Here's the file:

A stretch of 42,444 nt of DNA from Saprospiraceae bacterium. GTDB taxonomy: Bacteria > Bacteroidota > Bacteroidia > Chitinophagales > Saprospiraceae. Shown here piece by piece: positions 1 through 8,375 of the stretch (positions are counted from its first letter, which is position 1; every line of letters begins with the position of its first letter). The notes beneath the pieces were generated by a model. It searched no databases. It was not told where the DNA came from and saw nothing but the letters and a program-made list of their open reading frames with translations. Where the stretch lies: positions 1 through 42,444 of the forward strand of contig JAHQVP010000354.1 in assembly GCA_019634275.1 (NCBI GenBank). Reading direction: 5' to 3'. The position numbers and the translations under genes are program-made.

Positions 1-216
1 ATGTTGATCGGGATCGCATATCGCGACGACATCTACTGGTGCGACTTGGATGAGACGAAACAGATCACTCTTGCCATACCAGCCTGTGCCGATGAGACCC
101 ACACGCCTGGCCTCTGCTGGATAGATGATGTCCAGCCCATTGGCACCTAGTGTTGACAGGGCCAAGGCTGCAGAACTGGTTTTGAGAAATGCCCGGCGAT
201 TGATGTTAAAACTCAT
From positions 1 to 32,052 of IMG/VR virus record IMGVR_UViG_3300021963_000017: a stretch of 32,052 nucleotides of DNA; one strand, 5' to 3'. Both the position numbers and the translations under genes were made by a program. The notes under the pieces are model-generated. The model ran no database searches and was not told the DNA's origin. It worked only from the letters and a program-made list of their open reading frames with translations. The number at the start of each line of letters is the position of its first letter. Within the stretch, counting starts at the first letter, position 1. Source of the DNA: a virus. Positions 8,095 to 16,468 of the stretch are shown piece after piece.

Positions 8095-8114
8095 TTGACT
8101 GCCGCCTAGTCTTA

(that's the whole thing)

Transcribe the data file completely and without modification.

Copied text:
A stretch of 42,444 nt of DNA from Saprospiraceae bacterium. GTDB taxonomy: Bacteria > Bacteroidota > Bacteroidia > Chitinophagales > Saprospiraceae. Shown here piece by piece: positions 1 through 8,375 of the stretch (positions are counted from its first letter, which is position 1; every line of letters begins with the position of its first letter). The notes beneath the pieces were generated by a model. It searched no databases. It was not told where the DNA came from and saw nothing but the letters and a program-made list of their open reading frames with translations. Where the stretch lies: positions 1 through 42,444 of the forward strand of contig JAHQVP010000354.1 in assembly GCA_019634275.1 (NCBI GenBank). Reading direction: 5' to 3'. The position numbers and the translations under genes are program-made.

Positions 1-216
1 ATGTTGATCGGGATCGCATATCGCGACGACATCTACTGGTGCGACTTGGATGAGACGAAACAGATCACTCTTGCCATACCAGCCTGTGCCGATGAGACCC
101 ACACGCCTGGCCTCTGCTGGATAGATGATGTCCAGCCCATTGGCACCTAGTGTTGACAGGGCCAAGGCTGCAGAACTGGTTTTGAGAAATGCCCGGCGAT
201 TGATGTTAAAACTCAT
From positions 1 to 32,052 of IMG/VR virus record IMGVR_UViG_3300021963_000017: a stretch of 32,052 nucleotides of DNA; one strand, 5' to 3'. Both the position numbers and the translations under genes were made by a program. The notes under the pieces are model-generated. The model ran no database searches and was not told the DNA's origin. It worked only from the letters and a program-made list of their open reading frames with translations. The number at the start of each line of letters is the position of its first letter. Within the stretch, counting starts at the first letter, position 1. Source of the DNA: a virus. Positions 8,095 to 16,468 of the stretch are shown piece after piece.

Positions 8095-8114
8095 TTGACT
8101 GCCGCCTAGTCTTA